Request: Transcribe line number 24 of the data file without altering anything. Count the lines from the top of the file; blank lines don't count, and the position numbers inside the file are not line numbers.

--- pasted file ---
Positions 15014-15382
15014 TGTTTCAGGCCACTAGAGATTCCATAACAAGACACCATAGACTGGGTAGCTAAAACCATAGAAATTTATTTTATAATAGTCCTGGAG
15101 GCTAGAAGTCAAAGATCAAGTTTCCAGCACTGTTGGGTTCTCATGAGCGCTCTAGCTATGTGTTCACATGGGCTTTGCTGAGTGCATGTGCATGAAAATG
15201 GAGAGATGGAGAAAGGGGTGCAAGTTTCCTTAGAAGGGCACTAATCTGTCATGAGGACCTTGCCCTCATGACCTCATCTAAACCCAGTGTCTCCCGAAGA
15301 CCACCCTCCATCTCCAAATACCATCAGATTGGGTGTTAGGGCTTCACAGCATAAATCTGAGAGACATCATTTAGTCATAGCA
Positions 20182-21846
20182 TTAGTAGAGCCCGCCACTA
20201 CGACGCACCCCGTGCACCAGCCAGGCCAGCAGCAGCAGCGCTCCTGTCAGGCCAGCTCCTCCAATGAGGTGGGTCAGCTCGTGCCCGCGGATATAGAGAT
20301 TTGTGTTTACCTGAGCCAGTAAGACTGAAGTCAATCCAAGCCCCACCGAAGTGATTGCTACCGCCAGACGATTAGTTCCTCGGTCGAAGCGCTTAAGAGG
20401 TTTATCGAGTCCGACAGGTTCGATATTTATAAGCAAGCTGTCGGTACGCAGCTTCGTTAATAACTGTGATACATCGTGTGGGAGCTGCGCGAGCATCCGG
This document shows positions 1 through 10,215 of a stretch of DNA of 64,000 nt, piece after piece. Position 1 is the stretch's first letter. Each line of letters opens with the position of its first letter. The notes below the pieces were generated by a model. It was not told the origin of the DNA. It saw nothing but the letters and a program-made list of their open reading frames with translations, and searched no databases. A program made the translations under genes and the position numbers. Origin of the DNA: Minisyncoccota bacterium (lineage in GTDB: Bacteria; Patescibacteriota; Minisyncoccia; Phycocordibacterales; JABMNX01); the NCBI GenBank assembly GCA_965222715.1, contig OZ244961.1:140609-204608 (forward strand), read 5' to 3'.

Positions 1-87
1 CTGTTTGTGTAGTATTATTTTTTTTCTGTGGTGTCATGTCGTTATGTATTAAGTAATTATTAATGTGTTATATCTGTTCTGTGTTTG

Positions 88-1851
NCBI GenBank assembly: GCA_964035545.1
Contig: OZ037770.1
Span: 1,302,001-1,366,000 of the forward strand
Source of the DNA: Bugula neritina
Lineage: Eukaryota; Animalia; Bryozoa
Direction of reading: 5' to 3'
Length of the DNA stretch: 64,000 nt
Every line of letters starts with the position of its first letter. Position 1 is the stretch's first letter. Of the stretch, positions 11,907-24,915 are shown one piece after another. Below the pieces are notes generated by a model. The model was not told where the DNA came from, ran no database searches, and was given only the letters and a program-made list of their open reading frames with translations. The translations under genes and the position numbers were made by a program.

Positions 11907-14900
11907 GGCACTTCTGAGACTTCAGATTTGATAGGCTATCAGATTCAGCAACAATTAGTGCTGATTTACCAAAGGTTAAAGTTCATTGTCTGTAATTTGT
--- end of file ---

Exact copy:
11907 GGCACTTCTGAGACTTCAGATTTGATAGGCTATCAGATTCAGCAACAATTAGTGCTGATTTACCAAAGGTTAAAGTTCATTGTCTGTAATTTGT